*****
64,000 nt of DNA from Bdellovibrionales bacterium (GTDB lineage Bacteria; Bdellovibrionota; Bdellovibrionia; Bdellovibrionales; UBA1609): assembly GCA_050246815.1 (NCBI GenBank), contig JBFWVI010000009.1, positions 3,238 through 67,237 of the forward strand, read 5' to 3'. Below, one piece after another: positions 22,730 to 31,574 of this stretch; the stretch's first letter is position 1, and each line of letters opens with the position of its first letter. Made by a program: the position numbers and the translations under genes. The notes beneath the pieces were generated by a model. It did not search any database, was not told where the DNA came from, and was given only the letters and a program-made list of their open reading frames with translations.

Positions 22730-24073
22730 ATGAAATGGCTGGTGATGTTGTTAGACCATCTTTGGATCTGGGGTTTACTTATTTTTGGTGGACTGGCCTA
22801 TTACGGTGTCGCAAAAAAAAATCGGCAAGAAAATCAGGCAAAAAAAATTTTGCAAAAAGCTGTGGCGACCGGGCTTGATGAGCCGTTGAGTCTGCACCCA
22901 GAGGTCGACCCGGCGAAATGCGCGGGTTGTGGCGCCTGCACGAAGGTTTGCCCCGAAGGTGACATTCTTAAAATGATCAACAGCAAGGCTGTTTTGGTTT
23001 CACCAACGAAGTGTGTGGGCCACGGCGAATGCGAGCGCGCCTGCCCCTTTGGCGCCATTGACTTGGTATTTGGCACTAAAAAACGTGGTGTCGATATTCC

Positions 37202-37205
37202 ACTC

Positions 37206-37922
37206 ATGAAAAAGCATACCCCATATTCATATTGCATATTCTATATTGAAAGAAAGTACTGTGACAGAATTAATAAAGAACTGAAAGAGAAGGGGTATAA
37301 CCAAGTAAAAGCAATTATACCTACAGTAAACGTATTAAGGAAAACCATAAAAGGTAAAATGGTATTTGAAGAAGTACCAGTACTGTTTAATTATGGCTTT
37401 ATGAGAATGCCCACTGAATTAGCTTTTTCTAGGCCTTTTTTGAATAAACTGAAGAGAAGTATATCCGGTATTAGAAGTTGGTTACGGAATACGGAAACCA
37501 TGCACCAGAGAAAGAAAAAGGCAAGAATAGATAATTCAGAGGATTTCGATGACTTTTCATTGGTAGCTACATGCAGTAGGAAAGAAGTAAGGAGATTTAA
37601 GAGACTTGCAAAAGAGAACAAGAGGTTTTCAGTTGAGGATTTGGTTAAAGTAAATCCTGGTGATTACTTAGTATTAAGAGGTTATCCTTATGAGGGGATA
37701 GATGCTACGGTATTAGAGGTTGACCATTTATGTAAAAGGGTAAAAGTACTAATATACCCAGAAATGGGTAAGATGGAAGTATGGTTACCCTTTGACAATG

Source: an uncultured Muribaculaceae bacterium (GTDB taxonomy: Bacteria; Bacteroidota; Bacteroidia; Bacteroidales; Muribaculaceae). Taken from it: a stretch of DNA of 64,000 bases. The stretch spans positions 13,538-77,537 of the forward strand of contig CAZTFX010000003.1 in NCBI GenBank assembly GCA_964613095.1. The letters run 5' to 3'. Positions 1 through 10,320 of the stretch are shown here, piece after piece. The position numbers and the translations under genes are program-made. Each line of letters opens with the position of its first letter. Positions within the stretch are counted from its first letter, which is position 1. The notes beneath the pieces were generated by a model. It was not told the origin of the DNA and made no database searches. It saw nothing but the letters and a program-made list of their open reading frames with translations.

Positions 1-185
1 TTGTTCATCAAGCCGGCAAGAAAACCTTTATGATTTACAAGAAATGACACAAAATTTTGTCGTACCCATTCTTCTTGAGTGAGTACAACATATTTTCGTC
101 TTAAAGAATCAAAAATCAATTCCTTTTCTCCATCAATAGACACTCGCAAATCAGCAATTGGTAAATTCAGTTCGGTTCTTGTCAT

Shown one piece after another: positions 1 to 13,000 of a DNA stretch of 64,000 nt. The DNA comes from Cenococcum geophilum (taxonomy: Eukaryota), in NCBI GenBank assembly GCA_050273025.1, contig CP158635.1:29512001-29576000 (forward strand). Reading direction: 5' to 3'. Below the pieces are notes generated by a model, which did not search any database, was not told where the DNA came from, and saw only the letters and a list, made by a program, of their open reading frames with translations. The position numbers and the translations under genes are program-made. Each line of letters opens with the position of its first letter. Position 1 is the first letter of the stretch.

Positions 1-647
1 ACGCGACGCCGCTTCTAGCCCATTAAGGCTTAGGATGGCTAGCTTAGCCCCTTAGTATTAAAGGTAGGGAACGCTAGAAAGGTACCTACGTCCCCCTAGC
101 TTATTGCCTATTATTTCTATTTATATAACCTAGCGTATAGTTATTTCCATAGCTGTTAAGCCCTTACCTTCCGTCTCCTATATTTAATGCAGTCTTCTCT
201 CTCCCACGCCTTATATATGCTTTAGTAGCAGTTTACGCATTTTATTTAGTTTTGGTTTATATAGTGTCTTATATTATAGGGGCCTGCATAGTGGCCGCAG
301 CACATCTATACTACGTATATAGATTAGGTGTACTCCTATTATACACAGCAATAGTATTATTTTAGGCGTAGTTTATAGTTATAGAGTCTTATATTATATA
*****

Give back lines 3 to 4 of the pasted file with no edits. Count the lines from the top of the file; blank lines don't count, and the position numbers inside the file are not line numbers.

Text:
22730 ATGAAATGGCTGGTGATGTTGTTAGACCATCTTTGGATCTGGGGTTTACTTATTTTTGGTGGACTGGCCTA
22801 TTACGGTGTCGCAAAAAAAAATCGGCAAGAAAATCAGGCAAAAAAAATTTTGCAAAAAGCTGTGGCGACCGGGCTTGATGAGCCGTTGAGTCTGCACCCA